5. (19-21) Miriam, Moses’ sister, leads the women in worship.
For the horses of Pharaoh went with his chariots and his horsemen into the sea, and the Lord brought back the waters of the sea upon them. But the children of Israel went on dry land in the midst of the sea. Then Miriam the prophetess, the sister of Aaron, took the timbrel in her hand; and all the women went out after her with timbrels and with dances. And Miriam answered them:
“Sing to the Lord,
For He has triumphed gloriously!
The horse and its rider He has thrown into the sea!”
a. Miriam the prophetess, the sister of Aaron: This is the first mention of Miriam by name, and she is described as the sister of Aaron, so she is therefore also the sister of Moses (Exodus 4:14).
i. Numbers 26:59 seems to indicate that Moses had only one sister. We do know that it was his sister who supervised the launching of the basket onto the Nile River to preserve his life (Exodus 2:4) and arranged the hiring of Moses’ mother as his nurse. Based on Numbers 26:59, we can say this was probably – almost certainly – Miriam. She was the older sister of Moses.
b. Miriam the prophetess: We also see that Miriam had some kind of prophetic gift. Later she used her leadership position in an unwise and ungodly way – to challenge the authority of Moses (Numbers 12).
c. All the women went out after her with timbrels and with dances: On this occasion Miriam led the women’s choir.
B. The bitter water is made drinkable.
1. (22) Three days into the wilderness.
So Moses brought Israel from the Red Sea; then they went out into the Wilderness of Shur. And they went three days in the wilderness and found no water.
a. Moses brought Israel…they went out into the Wilderness of Shur: God’s man led them, but he led them an unusual way. Into the Wilderness of Shur was outside the major trade route along the sea.
b. They went three days in the wilderness and found no water: Three days is not a very long time. But it is long enough to forget the great victory and power of God. Now Israel faced a long trip through difficult and dry desert.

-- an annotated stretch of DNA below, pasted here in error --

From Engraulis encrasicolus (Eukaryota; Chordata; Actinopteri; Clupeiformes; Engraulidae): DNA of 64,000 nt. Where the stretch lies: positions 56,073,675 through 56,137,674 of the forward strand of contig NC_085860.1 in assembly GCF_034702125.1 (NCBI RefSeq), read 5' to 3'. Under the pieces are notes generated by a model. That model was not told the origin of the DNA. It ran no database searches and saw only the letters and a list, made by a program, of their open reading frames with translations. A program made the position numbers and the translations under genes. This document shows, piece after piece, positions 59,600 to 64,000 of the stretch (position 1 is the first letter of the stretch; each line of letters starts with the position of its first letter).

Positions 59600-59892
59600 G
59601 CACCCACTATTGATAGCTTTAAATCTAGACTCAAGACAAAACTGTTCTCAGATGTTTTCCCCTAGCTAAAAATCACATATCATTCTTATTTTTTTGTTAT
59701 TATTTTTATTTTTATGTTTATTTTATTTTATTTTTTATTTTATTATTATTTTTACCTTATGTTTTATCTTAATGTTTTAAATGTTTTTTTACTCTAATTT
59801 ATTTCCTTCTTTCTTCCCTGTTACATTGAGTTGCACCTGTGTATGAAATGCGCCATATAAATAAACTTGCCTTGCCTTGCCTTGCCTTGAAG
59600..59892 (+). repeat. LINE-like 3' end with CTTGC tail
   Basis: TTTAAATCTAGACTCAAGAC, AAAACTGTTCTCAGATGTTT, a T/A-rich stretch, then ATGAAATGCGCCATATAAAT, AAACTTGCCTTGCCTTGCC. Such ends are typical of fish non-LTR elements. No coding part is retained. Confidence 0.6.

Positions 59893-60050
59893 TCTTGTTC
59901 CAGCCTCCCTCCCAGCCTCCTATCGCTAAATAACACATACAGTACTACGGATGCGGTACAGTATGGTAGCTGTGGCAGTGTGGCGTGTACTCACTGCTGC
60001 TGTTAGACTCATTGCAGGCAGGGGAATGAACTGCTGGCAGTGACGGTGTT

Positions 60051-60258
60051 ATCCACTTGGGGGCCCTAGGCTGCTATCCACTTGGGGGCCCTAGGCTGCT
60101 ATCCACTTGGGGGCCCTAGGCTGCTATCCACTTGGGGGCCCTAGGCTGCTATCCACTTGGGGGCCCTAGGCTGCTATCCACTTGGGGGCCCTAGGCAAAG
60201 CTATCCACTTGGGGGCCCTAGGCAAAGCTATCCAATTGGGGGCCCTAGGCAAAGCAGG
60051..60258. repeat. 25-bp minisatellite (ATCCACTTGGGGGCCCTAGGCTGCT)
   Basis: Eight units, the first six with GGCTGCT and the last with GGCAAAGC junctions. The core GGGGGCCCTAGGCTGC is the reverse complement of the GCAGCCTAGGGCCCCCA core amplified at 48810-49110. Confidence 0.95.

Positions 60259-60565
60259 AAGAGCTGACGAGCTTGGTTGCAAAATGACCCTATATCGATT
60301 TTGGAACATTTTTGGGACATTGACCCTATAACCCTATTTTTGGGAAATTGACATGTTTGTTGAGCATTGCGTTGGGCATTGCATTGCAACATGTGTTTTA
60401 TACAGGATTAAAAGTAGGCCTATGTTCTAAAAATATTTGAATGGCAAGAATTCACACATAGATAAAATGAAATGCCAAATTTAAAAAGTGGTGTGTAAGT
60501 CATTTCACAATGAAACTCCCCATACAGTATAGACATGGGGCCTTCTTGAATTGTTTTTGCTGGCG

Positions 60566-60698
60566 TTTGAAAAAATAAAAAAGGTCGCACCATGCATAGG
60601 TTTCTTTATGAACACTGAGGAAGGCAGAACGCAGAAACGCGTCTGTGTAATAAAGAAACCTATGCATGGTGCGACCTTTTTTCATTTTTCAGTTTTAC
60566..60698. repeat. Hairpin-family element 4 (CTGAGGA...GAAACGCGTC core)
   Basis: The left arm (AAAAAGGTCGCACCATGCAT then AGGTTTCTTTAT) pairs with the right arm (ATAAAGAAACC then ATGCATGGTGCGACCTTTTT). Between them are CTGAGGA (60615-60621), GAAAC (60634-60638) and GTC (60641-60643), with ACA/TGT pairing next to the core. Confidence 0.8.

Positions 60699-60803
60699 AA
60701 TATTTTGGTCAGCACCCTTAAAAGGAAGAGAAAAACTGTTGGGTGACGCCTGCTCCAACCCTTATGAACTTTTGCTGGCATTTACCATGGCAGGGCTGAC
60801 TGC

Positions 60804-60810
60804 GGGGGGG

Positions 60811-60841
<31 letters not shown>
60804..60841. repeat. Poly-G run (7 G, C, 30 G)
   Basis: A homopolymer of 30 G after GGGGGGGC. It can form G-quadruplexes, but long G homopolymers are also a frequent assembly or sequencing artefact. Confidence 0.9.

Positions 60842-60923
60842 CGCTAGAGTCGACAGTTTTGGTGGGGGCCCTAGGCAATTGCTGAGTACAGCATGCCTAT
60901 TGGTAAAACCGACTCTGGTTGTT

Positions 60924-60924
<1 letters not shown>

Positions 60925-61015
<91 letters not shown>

i. “Three days is the maximum time the human body can go without water in the desert.” (Buckingham)
ii. “The Egyptians found enough water, and even too much of it, for they were drowned in the sea, but the well-beloved Israelites had no water at all. So is it with the wicked man; he often has enough of wealth, and too much of it, till he is drowned in sensual delights and perishes in floods of prosperity.” (Spurgeon)
2. (23-25a) Bitter waters made sweet at Marah.
Now when they came to Marah, they could not drink the waters of Marah, for they were bitter. Therefore the name of it was called Marah. And the people complained against Moses, saying, “What shall we drink?” So he cried out to the Lord, and the Lord showed him a tree. When he cast it into the waters, the waters were made sweet. There He made a statute and an ordinance for them.
a. They could not drink the waters of Marah, for they were bitter: It must have seemed like a cruel joke – after three waterless days, they finally came upon water – and found that water undrinkable.
b. So he cried out to the Lord, and the Lord showed him a tree: By following God’s direction, Moses made the waters drinkable and Israel found water in the wilderness.
i. “I think, if I had been there, I should have suggested that Moses should use that rod of his. Did he not divide the Red Sea with it? Why not just put his rod into the water, and stir it up, and make it sweet? Oh, yes, you know, we are always for running to old methods! But God is a Sovereign, and he will work as he pleases.” (Spurgeon)
ii. In his work on the Exodus journey, Buckingham explains how this may have worked. The chemicals in the sap of the broken limb drew the mineral content down to the bottom of the pools, and left only good water on top.